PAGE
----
Grandma’s body had strength and fight left, though I believe her spirit had long departed. She continued breathing on her own, surprising all of us, until everyone had gone home. Eventually, she went home, too.


I still wish she had been able to come to the wedding. It has taken most of this past year to accept it and learn from it, even though the initial anger faded.

Some would point to this event as proof that timing is merely arbitrary and cruel, God doesn’t exist or at best is a mean old man, and there’s no reason to believe in anything beyond us.

I have taken quite the opposite approach. If you’re willing to learn, even from the seemingly cruel and awful things that happen in your life, you will be richer for it. I choose to take the long view and keep an optimistic perspective. Here’s what I’ve learned so far.

  1. If Grandma’s health was failing and she expressed desire to “go home,” how blessed and lucky am I that that timing was before my wedding and not in the midst of it? As hard as it was, I cannot imagine recovering from her collapsing during the celebrations.
  2. In some sense, she was there all along and I felt her with me stronger than ever. After we came home Tuesday night, I stayed up until almost 4 a.m. working on wedding preparations. At some point, I felt her nudge me and tell me to go to bed, which turned out was just around the same time her body finally stopped fighting and let go. I had a terrible time sleeping in the nights to come and begged for a good night’s sleep so I could physically survive the wedding. I felt her sit next to me on the bed, the way she did when I was small, and I slept soundly.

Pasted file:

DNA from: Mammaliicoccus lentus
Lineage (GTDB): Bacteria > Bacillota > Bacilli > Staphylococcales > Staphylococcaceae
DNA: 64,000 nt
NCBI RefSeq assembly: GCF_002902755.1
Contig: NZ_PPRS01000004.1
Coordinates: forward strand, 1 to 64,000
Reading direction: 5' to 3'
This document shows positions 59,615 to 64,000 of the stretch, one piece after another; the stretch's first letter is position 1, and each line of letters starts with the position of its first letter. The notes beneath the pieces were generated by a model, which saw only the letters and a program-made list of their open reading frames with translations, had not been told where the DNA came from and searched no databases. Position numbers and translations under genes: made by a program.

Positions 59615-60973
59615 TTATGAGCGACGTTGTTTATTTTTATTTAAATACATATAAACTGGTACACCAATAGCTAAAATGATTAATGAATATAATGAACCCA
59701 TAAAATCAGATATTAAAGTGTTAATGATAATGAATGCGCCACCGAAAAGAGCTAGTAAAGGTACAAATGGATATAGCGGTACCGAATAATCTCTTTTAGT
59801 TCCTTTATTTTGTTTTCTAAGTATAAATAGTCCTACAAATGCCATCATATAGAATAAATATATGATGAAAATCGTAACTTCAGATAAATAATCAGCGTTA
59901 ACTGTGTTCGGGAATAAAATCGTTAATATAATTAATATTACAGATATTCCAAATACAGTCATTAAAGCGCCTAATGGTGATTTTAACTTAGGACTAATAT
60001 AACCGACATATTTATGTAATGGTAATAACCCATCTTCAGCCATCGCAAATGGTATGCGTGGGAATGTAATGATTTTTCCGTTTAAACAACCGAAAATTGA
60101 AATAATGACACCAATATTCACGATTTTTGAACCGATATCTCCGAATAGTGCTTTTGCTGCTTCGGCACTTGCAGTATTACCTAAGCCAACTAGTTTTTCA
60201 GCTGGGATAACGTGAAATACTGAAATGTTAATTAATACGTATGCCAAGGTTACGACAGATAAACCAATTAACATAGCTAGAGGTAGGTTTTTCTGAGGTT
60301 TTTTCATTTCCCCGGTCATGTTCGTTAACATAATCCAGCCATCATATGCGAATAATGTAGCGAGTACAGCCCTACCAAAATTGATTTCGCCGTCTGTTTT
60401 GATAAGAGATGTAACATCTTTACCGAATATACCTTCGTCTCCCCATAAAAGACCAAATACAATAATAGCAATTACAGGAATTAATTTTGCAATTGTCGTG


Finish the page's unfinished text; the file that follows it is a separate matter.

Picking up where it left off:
3. Her death actually served to make the entire weekend more meaningful than I could have ever imagined. The ceremony was so special and deep that people still comment on it regularly. The speeches were incredible. Everyone bonded much closer together and rallied to make my day special. I learned just who really has my back when I need them and I won’t forget it. I am still so grateful and forever indebted to certain people.
  4. The gratitude I feel on an everyday basis is much higher than it was before. Every single day is a gift.
  5. I knew, beyond a shadow of a doubt, that I was marrying the right person for the right reasons. It was a powerful reminder that I don’t take for granted. It is also incredible motivation to appreciate what we have every day and love each other better than before.
  6. Finally, I had focused entirely on manifesting the wedding of my dreams and I got it, down to the bagpipes and bridesmaids in green, wildflowers, and my long, lace gown. It was featured on Style Me Pretty, just as I had hoped. I got everything I asked for and beyond.

A year ago today, I knew I was about to learn something powerful. Grandma taught me a great many things, but none so great as this.

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My last photo with Grandma at my wedding shower.